Computational Combinatorics

Category: Tips and Tricks

Best Practices for Scientific Computing

The following tweet found its way into my Twitter newsfeed.

I thought it would be appropriate to take the advice found in this article and apply them specifically to computational combinatorics. In particular, they identify and outline eight best practices, which I will discuss individually. Further, during the discussion I will include how I apply (or will apply) these concepts during my own development process. Below, I have simply copied their “Summary of Best Practices”. You can investigate each item in more detail in the original article. I’ll add my own ideas under each main topic.

Caveat: I showed this paper to a software engineer (my wife) and she thought all of these items would be obvious to anyone with even a basic understanding of software engineering. However, as the original paper is written for biologists and this blog is written for mathematicians, I find it appropriate to cover these ideas.
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Finding and Counting Cliques with cliquer

For a graph G, a clique is a set S \subseteq V(G) such that all pairs of vertices in S are adjacent in G. Determining the maximum size of a clique in a graph is a classic NP-Complete problem, but sometimes you just need to find or count cliques anyway.

Today, we discuss the cliquer algorithm, as designed by Niskanen and Östergård. Their very efficient implementation is available on their cliquer homepage. The entire implementation is very succinct and can be used as a library. In fact, Sage uses cliquer for its backend for clique algorithms. The main algorithm computes the maximum (weighted) clique and also can count maximum or maximal (weighted) cliques. We focus on the unweighted case.
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Using TreeSearch for Parallel Computation

The previously described process of combinatorial search was extremely abstract on purpose. All of the computational experiments I design are implemented using TreeSearch. TreeSearch is my own software library for running combinatorial search in a parallel environment. It abstracts the notion of a search tree into a few basic operations, which are then implemented for each individual experiment. This allows the interface for managing thousands of parallel jobs to be common among all of the other projects in my SearchLib software collection.

This library is a C++ implementation of the recursive search, including the augmentation step, pruning, and outputting solutions. In addition, the library manages tracking statistics and distributing independent jobs to a supercomputer. Today, we’ll discuss how to use TreeSearch for your own computational experiment. If you don’t want to use my code, you can use it as an example for how to manage a large number of parallel jobs.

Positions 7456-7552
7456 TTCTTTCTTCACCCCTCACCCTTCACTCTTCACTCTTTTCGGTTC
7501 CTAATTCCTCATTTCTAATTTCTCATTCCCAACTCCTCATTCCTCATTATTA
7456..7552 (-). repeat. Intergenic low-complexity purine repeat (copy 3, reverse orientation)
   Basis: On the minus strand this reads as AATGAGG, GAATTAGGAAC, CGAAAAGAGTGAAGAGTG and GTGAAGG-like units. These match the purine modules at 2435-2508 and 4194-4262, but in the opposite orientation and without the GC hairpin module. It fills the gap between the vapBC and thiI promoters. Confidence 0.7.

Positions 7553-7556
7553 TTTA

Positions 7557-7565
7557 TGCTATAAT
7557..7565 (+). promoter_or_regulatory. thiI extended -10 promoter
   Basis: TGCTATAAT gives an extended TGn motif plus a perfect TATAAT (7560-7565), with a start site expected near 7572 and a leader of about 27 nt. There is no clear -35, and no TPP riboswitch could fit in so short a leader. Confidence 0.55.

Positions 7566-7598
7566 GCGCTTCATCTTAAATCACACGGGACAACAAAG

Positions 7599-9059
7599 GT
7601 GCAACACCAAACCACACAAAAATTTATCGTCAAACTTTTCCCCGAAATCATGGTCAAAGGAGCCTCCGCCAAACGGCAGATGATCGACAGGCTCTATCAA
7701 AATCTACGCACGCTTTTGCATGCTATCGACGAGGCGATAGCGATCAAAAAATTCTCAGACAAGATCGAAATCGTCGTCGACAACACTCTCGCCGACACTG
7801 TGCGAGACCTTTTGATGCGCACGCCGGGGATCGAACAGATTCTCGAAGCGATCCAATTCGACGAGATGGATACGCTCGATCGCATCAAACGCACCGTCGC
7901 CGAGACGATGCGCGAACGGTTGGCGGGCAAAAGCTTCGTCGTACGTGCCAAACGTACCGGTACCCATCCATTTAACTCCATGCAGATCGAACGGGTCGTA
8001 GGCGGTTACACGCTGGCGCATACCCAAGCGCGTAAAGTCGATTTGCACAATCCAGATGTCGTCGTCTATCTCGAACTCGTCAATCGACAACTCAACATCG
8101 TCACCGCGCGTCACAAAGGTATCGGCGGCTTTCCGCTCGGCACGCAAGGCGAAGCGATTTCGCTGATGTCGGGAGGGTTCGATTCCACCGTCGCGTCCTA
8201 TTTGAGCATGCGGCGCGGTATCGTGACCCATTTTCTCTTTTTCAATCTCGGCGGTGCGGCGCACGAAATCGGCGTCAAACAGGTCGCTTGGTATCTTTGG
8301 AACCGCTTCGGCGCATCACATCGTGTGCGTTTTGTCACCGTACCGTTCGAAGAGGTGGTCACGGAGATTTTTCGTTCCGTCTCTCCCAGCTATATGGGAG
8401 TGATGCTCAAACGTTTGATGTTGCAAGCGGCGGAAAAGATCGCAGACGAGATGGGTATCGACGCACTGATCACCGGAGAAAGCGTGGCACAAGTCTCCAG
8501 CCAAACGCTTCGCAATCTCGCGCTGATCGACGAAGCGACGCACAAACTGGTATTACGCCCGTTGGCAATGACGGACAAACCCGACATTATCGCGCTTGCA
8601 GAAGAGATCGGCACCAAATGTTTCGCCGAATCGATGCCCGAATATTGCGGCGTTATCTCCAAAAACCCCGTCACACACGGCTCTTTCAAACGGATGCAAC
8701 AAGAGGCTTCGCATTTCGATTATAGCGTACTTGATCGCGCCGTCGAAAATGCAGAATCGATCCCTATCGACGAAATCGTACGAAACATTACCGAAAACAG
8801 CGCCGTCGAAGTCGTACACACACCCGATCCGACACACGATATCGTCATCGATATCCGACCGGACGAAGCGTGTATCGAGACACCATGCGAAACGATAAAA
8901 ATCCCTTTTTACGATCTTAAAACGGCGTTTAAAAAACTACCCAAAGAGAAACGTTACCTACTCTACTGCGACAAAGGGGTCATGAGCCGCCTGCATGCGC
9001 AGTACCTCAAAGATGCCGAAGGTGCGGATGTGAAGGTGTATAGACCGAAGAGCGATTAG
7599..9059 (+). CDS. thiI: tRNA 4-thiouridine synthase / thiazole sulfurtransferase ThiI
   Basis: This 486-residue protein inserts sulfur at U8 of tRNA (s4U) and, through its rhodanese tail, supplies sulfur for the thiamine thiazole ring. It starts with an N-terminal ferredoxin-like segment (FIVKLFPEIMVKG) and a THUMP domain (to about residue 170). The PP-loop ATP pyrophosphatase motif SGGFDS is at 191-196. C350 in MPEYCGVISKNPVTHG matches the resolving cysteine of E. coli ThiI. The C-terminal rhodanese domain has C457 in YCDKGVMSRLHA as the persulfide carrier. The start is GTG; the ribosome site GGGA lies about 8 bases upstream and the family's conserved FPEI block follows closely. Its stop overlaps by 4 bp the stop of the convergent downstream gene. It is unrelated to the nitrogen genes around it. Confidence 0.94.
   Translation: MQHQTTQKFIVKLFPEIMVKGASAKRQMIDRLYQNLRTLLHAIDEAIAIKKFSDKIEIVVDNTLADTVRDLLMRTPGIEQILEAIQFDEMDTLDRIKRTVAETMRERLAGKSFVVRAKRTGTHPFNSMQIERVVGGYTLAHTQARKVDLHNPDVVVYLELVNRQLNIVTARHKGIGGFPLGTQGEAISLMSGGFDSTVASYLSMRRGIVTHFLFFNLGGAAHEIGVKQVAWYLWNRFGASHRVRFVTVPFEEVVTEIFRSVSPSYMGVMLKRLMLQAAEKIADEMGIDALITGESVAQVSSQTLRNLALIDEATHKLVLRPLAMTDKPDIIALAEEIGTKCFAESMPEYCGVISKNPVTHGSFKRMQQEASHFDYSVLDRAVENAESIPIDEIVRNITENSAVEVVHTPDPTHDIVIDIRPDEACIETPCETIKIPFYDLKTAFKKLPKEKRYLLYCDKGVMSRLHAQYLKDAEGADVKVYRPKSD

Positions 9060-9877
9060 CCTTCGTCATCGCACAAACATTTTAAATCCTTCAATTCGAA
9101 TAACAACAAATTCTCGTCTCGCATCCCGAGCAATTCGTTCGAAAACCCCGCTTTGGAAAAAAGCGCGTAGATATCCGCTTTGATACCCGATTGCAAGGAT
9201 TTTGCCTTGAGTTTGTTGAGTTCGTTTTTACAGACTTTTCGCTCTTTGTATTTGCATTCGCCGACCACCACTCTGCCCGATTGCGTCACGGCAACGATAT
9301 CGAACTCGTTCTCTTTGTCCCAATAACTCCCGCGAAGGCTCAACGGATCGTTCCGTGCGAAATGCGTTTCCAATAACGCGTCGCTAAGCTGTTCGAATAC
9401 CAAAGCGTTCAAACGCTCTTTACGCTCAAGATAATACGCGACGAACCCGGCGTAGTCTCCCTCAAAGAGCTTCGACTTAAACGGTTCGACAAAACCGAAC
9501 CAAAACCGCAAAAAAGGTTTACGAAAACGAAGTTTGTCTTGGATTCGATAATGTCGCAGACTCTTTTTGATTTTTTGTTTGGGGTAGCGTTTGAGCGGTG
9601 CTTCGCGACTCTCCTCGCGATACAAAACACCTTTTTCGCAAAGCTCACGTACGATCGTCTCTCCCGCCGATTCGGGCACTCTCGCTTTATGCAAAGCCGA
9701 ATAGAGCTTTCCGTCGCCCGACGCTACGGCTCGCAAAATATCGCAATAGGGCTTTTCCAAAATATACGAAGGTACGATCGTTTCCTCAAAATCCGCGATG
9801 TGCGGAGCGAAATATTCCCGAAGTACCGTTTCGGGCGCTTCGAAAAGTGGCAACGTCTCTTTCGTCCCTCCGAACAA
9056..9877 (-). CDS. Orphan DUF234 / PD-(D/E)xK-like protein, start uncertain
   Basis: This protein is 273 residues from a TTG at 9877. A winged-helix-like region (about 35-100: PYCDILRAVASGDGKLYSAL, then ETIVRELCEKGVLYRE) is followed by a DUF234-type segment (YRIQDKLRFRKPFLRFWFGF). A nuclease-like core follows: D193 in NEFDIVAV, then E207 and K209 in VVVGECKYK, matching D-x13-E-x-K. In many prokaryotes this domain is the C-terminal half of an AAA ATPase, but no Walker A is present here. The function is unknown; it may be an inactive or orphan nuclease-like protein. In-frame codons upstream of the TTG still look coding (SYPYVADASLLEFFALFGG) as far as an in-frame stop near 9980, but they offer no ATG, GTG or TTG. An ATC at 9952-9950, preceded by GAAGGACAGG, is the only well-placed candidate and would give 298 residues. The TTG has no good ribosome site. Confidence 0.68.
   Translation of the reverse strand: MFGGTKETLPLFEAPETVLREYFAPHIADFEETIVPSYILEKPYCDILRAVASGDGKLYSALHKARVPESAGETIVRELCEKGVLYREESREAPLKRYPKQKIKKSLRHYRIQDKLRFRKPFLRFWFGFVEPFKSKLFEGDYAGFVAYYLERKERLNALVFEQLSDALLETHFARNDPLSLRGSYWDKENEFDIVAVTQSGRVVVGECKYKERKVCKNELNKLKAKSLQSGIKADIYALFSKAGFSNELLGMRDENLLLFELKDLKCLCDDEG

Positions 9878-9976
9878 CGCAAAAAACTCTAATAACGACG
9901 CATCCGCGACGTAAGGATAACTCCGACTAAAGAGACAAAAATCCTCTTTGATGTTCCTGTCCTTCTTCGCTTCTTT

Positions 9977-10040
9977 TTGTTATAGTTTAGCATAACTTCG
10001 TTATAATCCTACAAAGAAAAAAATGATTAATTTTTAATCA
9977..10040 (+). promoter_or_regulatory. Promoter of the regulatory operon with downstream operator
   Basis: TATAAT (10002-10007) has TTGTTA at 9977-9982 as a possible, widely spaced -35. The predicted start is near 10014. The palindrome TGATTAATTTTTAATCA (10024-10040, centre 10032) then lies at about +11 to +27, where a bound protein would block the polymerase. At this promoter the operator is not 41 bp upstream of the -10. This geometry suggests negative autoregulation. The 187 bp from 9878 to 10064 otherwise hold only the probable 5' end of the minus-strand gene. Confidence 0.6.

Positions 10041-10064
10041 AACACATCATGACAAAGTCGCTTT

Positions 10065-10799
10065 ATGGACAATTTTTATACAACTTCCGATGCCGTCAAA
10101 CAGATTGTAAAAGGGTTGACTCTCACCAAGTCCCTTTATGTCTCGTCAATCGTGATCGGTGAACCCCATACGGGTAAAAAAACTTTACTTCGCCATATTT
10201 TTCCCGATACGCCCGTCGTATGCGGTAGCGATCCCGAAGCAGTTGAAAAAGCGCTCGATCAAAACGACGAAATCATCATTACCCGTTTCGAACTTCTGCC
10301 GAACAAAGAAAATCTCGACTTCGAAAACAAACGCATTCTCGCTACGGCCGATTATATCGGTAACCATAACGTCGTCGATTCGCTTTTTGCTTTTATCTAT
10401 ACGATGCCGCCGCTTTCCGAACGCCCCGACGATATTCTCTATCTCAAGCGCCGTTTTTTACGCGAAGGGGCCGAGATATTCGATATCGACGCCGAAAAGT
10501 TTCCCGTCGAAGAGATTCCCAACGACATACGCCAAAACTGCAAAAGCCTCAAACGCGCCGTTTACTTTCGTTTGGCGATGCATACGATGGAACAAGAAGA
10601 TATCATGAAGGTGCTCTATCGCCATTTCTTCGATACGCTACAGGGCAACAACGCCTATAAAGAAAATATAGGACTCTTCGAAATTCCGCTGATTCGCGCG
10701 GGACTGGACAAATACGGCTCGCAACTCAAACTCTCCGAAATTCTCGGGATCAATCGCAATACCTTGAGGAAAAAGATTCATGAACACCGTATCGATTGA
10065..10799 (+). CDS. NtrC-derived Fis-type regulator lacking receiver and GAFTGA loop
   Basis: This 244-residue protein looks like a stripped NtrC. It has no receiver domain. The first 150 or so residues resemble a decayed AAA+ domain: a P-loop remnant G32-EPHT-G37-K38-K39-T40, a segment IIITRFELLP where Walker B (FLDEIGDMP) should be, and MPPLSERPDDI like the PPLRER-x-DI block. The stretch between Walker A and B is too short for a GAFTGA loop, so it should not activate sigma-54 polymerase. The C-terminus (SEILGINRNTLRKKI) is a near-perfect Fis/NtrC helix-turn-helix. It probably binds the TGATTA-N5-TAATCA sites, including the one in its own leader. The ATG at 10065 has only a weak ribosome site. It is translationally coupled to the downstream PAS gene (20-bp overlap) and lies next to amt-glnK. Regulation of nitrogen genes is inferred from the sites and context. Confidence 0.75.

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Computing Orbits with nauty

Now that we can compute canonical labelings with nauty, we will now find out how to modify that code in order to compute orbits of any rankable object within a graph. We will focus on the orbits of certain vertex sets, although the technique generalizes to k-tuples of vertices, as well. Really, all you need is an object with a ranking and unranking function to make this technique work.
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Canonical Labelings with Nauty

Here, I’ll describe how to actually compute a canonical labeling using nauty. The objects we will consider are graphs, directed graphs, and (vertex or edge) colored versions of those objects. This will lead into the next post where we will use nauty to compute orbits in these objects.
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Example: Piping geng

I realized shortly after writing yesterday’s post about using gtools that I did not properly explain the piping procedure for geng. To remedy that deficiency, I will provide a concrete example of how I used this method in actual research.

In this example, we will exactly characterize the infinite class of p-extremal graphs for p \leq 10. We’ll start by talking about the mathematics, and at the very end we will go into the concrete piping example. Theoretically, you could skip straight to the code, but you’ll miss out on the fact that the computer is simultaneously discovering and proving a structure theorem for an infinite class of graphs!
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Tips and Tricks: Using gtools

If you want to get down and dirty with computational methods but don’t want to do a lot of programming, you can get started now using Brendan McKay‘s gtools software, part of the nauty library. It’s free software, but you’ll need to compile it yourself. This software allows you to generate graphs in several different ways, usually finding all graphs with certain properties up to isomorphism. The output is not human-readable, but you can use the output to create graphs in Sage or just count the number of graphs with that property. Everything I write below is available in the user manual, but read ahead for a slightly different treatment.

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